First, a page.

"Flying Salt Shakers of Death"

Fungal Hallucinogens Send Cicadas on Sex Binges After Their Genitals Fall Off

Even as the cicada bodies turn mouldy and start losing parts -- including bits of their abdomen and their genitals -- they don't slow down.

"Infected adults maintain or accelerate normal host activity during sporulation, enabling rapid and widespread dispersal prior to host death," says Kasson. [...]

In four cicadas infected with M. cicadina they found signs of a plant-derived alkaloid called cathinone, a compound similar to ephedrine. It's possible that the stimulant could have evolved in the fungus to keep their hosts' appetites down and give them a boost to get them through those long days of plague orgies.

Another fungal pathogen called M. levispora was also associated with raised levels of a tryptamine called psilocybin - the psychedelic compound in magic mushrooms. This one might not come as much of a surprise. There's good reason to suspect the chemical evolved in fungi as a way to suppress insect appetites, changing their behaviour in a dissuasive fashion.

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6 Responses:

  1. Thomas Lord says:

    So, like:

    > "In four [patients] infected with the spores they found signs of a plant-derived alkaloid called cathinone, a compound similar to ephedrine. It's possible that the stimulant could have evolved in the fungus to keep their hosts' appetites down and give them a boost to get them through those long days of plague orgies," concluded the doctor.

    > "And the hangings?" Noah had already sussed out that the final convulsions and ejaculation of the hanged likely spread the fungus to new recruits but how did the Ashers orchestrate these rituals again and again without themselves succumbing.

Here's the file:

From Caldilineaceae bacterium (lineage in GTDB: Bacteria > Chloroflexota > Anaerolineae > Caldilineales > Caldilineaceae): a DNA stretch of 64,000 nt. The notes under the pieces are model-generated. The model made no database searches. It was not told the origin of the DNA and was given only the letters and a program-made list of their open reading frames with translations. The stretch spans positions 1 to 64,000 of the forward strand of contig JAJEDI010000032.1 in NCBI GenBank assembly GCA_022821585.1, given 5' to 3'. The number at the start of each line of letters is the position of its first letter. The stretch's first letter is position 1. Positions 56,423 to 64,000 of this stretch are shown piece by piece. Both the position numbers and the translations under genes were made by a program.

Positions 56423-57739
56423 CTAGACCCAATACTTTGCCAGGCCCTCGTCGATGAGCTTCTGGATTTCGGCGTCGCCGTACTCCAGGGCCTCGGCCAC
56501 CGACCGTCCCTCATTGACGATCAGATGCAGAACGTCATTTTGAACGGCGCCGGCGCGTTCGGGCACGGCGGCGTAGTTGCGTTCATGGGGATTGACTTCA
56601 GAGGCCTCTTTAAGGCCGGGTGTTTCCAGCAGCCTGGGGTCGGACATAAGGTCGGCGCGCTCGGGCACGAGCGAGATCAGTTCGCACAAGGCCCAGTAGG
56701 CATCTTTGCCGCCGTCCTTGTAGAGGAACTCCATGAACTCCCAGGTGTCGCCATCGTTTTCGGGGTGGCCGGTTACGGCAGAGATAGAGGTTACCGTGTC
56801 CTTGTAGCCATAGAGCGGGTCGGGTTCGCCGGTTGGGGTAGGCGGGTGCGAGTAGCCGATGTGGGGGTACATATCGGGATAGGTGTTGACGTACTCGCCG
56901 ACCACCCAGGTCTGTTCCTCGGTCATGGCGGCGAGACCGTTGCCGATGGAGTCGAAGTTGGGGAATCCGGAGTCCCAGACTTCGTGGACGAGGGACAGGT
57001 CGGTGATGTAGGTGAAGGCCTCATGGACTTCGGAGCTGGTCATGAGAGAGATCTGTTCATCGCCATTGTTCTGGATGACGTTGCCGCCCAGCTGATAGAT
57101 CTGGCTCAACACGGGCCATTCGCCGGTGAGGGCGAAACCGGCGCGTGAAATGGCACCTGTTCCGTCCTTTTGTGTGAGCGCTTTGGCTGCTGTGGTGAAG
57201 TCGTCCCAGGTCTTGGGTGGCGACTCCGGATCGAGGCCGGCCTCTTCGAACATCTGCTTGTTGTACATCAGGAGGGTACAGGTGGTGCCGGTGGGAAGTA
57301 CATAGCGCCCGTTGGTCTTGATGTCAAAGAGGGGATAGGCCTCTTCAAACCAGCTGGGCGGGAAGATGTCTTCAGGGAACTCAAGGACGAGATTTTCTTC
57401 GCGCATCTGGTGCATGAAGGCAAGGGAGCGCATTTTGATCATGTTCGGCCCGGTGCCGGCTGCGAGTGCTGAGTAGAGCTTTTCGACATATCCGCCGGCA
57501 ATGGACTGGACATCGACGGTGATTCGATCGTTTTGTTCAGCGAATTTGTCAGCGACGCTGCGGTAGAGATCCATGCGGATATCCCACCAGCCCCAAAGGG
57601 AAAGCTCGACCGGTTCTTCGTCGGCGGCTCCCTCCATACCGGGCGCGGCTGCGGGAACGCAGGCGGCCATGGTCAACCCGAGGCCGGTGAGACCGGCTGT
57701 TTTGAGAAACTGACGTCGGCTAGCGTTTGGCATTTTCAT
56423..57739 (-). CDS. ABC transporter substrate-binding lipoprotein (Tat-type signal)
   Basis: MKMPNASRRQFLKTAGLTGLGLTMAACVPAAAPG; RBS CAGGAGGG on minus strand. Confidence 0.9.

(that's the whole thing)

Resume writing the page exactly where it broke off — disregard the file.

> "We suspect a symbiotic partial immunity," blurted the doctor, his face lighting up at such a keen question. His eyes darted about the room and his tongue darted about his lips like a snake tasting the air. "The 'high priests', if you will, are able to metabolise the cathinone into a substance that at once limits the spread of the fungus in their body and produces a different psychoactive compound that gives rise to their vampiric recruitment behaviors. We have not yet been able to confirm that these priests are able to retain their genitals."

    > "I can confirm," reported Noah, "but they don't seem to use them for much. Is it possible these effects give the priests exceptionally long lifespans?"

    > The doctor looked surprised and aghast. "It...it's not a possibility we'd thought to look for."

    > "Thank you, as always, Doctor." Noah was on the next train to Chicago.

    Nature is just gods' way of letting us know that William S. Burroughs wrote this timeline.

  2. Billy says:

    Ah, to be young again... and also a zombie cicada.

  3. phuzz says:

    See, when you say 'flying salt-shaker of death', I thought you meant this.

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